Extranodal without lymphadenopathy
Right cheek mass, sinus disease,
no palpable lymph enlargement
Extranodal without lymphadenopathy
Facial swelling, sinus disease
Extranodal without lymphadenopathy
Table- 3
with a central linear density and a striated appearance.
The differential diagnosis is made with lymphoreticular malignancies such as lymphomas, Hodgkin's disease, malignant histiocytosis and monocytic leukaemia, all of which have similar histopathological features. Atypias in cytology and the aggressive clinical course establish the diagnosis in most cases. Other histiocytoses, such as rhinoscleromas,
Wegener's granulomatosis, may also be included in the differential diagnosis (Table-2).Although in most patients the extent of SHML does not appear to determine disease outcome, recent reports have documented that infiltrates of SHML can cause death.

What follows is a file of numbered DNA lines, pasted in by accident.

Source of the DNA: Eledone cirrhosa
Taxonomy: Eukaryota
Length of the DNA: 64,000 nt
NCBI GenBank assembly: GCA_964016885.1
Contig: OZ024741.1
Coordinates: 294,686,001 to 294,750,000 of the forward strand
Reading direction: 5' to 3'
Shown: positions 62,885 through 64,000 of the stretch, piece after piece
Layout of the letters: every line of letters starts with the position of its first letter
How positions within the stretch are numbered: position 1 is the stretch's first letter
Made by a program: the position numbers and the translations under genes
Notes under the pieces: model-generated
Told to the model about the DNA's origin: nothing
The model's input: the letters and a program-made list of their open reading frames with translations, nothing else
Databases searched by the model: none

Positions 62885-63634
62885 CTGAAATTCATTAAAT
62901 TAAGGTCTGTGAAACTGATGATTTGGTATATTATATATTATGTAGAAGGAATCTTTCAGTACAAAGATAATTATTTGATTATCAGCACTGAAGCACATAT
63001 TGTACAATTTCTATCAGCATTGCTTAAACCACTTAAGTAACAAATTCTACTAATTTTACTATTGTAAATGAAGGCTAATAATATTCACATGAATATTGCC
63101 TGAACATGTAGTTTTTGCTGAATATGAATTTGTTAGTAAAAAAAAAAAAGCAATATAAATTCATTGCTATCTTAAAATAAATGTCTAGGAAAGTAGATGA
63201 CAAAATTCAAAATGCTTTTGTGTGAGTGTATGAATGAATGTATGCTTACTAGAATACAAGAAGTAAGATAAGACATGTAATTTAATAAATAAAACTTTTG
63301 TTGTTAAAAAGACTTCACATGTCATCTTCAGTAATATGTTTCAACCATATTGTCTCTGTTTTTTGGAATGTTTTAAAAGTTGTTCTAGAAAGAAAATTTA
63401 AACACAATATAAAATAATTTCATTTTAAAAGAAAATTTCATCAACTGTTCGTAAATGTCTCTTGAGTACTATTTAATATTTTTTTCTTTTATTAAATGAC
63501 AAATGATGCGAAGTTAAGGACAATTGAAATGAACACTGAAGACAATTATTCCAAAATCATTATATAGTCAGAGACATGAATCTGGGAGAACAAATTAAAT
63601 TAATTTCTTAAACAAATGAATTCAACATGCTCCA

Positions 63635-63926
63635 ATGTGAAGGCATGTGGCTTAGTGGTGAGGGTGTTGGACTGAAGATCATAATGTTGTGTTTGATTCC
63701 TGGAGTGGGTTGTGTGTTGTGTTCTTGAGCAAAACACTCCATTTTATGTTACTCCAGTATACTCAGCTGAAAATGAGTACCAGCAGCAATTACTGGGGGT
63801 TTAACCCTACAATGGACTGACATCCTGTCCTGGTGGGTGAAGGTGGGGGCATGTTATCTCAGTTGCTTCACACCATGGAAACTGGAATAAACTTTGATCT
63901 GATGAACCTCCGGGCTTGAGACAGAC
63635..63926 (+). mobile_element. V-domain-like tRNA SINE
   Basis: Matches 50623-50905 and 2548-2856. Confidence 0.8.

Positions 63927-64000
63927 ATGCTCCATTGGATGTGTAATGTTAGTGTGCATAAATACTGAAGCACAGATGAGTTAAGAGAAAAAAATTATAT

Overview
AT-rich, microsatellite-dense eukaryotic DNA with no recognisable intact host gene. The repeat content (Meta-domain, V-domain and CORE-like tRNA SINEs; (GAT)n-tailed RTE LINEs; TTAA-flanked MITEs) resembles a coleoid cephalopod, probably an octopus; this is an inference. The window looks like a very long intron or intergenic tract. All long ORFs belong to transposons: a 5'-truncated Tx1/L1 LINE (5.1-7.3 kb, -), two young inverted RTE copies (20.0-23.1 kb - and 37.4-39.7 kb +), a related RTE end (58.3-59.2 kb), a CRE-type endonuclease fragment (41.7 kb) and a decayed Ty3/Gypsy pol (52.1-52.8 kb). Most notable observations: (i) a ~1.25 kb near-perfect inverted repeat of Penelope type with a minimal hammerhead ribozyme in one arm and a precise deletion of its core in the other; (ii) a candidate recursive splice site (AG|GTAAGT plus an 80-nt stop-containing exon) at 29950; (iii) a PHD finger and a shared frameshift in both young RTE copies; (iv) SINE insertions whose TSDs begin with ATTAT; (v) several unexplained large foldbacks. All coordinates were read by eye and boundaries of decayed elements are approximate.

Management of the Rosai-Dofman disease has no ideal protocol, because it is an uncommon, self-limited disease, frequently requires no therapy. When lymph node or extranodal tissue enlargement causes significant symptoms, such as airway obstruction or compression of vital organs treatment is mandatory. Pulsone at al. reviewed 80 cases published between 1969 and 2000; 50% of these cases required no treatment, of which 82% had full remission18.The role of surgery is mostly for biopsies and to relieve obstruction. Local recurrence is frequent following surgical resection. The role of radiotherapy is not well understood; some reports have described full resolution with this treatment, while others have shown no response1. Steroids often resolve fever and reduce lymph node size. Chemotherapy has yielded controversial results. Further investigations need to study the possible efficacy of methotrexate and 6-mercaptopurine. Use of alpha-interferon has been limited because of its side effects. Higher mortality rate is seen in patients with immunological abnormalities at or before presentation.